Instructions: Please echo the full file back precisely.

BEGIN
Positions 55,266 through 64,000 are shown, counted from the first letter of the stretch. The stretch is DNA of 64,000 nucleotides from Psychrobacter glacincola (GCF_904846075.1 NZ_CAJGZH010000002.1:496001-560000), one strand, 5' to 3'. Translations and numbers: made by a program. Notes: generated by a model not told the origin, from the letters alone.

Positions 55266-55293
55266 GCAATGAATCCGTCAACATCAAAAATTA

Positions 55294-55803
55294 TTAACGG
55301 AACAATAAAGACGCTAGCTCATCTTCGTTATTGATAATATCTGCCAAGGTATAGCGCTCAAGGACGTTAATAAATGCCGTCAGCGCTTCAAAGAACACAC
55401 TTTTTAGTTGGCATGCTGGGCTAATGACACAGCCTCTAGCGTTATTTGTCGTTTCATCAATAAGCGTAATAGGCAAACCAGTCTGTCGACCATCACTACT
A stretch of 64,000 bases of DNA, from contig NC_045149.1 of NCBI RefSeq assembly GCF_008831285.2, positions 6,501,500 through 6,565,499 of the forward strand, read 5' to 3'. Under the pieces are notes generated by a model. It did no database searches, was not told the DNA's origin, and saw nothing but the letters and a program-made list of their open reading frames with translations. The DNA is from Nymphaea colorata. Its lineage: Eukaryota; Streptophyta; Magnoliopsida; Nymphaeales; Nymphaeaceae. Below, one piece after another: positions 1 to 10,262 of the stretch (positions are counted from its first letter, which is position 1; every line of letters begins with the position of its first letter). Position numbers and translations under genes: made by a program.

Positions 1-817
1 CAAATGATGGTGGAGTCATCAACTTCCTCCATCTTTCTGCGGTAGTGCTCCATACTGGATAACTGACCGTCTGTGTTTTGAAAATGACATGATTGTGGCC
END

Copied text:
Positions 55,266 through 64,000 are shown, counted from the first letter of the stretch. The stretch is DNA of 64,000 nucleotides from Psychrobacter glacincola (GCF_904846075.1 NZ_CAJGZH010000002.1:496001-560000), one strand, 5' to 3'. Translations and numbers: made by a program. Notes: generated by a model not told the origin, from the letters alone.

Positions 55266-55293
55266 GCAATGAATCCGTCAACATCAAAAATTA

Positions 55294-55803
55294 TTAACGG
55301 AACAATAAAGACGCTAGCTCATCTTCGTTATTGATAATATCTGCCAAGGTATAGCGCTCAAGGACGTTAATAAATGCCGTCAGCGCTTCAAAGAACACAC
55401 TTTTTAGTTGGCATGCTGGGCTAATGACACAGCCTCTAGCGTTATTTGTCGTTTCATCAATAAGCGTAATAGGCAAACCAGTCTGTCGACCATCACTACT
A stretch of 64,000 bases of DNA, from contig NC_045149.1 of NCBI RefSeq assembly GCF_008831285.2, positions 6,501,500 through 6,565,499 of the forward strand, read 5' to 3'. Under the pieces are notes generated by a model. It did no database searches, was not told the DNA's origin, and saw nothing but the letters and a program-made list of their open reading frames with translations. The DNA is from Nymphaea colorata. Its lineage: Eukaryota; Streptophyta; Magnoliopsida; Nymphaeales; Nymphaeaceae. Below, one piece after another: positions 1 to 10,262 of the stretch (positions are counted from its first letter, which is position 1; every line of letters begins with the position of its first letter). Position numbers and translations under genes: made by a program.

Positions 1-817
1 CAAATGATGGTGGAGTCATCAACTTCCTCCATCTTTCTGCGGTAGTGCTCCATACTGGATAACTGACCGTCTGTGTTTTGAAAATGACATGATTGTGGCC